By default, the web interface starts HTTPS/2 on specified port using an ephemeral TLS certificate that is valid for 90 days and is automatically renewed. It is of course self-signed.

In that case, as Francis said, you’ll need to pass tls_insecure_skip_verify. To validate, I tested Caddy’s capability to proxy DoH to a local instance of CoreDNS with this Caddyfile:

localhost {
	reverse_proxy https://localhost:3000

I didn’t need to use the tls_insecure_skip_verify because the certificate used by CoreDNS was already in my system’s trust store. So we know Caddy can handle it, so we just need to troubleshoot the interaction between Caddy and the Knot Resolver.


Thank you very much for explanation. my purpose was to make the Knot to be visible from outside on the standart port 443, unfortunately it seems to be impossible. I will reflect on it, maybe better to proxy Caddy and Knot-resolver via Haproxy or something like that.
Anyway thank you Mohammed and Francis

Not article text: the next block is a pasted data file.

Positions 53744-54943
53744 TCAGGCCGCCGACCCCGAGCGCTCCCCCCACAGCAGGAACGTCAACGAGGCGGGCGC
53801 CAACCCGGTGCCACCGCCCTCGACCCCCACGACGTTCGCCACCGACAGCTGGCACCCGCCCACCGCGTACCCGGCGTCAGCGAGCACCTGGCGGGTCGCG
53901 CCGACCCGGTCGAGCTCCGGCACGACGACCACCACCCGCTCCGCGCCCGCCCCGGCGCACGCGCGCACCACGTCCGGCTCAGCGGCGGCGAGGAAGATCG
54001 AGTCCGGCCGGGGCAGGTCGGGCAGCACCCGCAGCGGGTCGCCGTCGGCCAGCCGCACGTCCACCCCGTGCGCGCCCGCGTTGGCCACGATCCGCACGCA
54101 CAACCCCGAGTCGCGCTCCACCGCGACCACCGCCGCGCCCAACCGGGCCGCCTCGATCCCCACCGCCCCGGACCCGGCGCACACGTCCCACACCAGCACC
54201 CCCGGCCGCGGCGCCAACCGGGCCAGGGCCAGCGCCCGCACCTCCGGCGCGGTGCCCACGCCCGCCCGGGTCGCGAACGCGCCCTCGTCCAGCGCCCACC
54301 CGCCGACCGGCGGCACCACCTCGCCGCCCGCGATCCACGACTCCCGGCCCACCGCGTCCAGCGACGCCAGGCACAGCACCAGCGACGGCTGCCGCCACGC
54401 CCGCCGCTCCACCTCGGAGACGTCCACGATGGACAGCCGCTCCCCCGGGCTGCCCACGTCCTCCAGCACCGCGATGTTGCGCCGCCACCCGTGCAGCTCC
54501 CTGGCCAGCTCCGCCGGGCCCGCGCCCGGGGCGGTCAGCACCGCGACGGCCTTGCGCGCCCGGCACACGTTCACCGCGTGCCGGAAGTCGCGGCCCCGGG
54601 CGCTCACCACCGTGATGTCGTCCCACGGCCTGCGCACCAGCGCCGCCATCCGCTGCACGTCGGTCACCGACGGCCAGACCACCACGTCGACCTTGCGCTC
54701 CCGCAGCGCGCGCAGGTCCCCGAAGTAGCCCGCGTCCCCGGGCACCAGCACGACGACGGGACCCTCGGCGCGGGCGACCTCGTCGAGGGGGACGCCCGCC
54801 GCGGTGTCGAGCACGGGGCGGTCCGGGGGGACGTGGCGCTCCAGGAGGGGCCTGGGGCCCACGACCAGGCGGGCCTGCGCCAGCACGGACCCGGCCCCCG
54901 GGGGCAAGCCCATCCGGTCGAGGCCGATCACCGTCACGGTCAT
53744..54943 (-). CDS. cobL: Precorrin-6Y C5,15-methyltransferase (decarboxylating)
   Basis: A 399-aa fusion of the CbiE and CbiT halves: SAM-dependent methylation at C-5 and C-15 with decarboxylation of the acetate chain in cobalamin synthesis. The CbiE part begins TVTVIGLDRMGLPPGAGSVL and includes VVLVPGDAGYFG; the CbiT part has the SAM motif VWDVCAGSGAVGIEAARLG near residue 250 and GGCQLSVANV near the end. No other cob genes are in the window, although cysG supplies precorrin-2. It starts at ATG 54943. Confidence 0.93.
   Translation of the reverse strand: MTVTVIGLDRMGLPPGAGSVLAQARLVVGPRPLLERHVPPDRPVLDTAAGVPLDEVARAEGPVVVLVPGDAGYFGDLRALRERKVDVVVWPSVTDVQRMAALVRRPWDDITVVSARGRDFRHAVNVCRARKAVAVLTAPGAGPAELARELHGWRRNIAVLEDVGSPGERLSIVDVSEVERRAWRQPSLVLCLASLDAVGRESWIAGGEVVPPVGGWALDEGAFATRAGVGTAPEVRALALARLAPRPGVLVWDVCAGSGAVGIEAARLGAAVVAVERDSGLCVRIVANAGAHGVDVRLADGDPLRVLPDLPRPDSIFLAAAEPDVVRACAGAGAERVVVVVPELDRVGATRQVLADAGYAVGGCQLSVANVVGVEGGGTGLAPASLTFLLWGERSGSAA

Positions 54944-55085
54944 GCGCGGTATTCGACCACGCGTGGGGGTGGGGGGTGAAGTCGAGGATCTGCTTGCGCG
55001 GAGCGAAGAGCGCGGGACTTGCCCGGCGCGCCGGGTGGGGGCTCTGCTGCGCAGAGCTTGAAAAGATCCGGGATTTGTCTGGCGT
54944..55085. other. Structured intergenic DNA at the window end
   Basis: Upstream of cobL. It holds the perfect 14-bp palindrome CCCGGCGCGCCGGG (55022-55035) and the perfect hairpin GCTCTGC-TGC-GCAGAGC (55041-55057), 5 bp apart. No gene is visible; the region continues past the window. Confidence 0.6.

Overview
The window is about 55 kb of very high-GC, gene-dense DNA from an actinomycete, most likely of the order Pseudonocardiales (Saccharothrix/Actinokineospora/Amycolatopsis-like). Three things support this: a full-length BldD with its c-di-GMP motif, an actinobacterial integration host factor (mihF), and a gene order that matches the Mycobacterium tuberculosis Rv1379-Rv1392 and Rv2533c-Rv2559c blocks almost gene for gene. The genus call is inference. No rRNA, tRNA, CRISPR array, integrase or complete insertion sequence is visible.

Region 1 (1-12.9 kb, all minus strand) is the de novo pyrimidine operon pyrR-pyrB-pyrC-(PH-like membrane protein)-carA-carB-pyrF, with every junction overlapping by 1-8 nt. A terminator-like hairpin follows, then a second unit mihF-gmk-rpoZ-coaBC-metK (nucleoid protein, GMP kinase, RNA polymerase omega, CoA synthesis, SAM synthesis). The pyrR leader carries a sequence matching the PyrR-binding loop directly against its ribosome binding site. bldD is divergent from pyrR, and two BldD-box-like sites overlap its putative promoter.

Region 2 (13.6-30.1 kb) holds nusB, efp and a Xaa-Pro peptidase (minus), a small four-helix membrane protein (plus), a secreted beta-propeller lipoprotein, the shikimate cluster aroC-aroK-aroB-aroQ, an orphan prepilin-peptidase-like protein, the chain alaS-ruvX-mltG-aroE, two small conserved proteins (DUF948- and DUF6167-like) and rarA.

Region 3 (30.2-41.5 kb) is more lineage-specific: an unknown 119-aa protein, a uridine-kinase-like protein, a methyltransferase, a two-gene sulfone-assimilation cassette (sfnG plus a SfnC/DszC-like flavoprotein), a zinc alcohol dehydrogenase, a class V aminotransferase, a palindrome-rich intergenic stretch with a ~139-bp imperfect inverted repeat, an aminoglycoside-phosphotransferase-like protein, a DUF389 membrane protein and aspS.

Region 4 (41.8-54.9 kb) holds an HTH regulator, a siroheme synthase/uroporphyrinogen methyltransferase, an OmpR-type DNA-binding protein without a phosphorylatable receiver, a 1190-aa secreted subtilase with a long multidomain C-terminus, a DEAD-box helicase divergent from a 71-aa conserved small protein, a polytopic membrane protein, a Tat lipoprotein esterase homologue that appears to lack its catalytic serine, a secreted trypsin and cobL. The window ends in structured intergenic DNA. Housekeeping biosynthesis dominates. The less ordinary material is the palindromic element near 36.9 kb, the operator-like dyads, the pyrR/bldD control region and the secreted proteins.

You could probably do TLS termination?

You mean on Haproxy? I am not sure, it need to be checked

No, with Caddy. I don’t see any reason to introduce haproxy into this at all. Caddy acts as a replacement for haproxy.

Basically what @Mohammed90 was telling you is that you need to run it like this:

Client - HTTPS - Caddy - HTTPS (self-signed) - Knot

What we’re saying is that h2c://, which you were trying, is “HTTP/2 without TLS”, but Knot only allows HTTP/2 with TLS. So you need to use https:// when proxying to it.

1 Like

Ah, that changes the matter, I will try. Lack of my experience, sorry :slight_smile: Thank you, Francis


I failed again :slight_smile: Here is my Caddyfile: {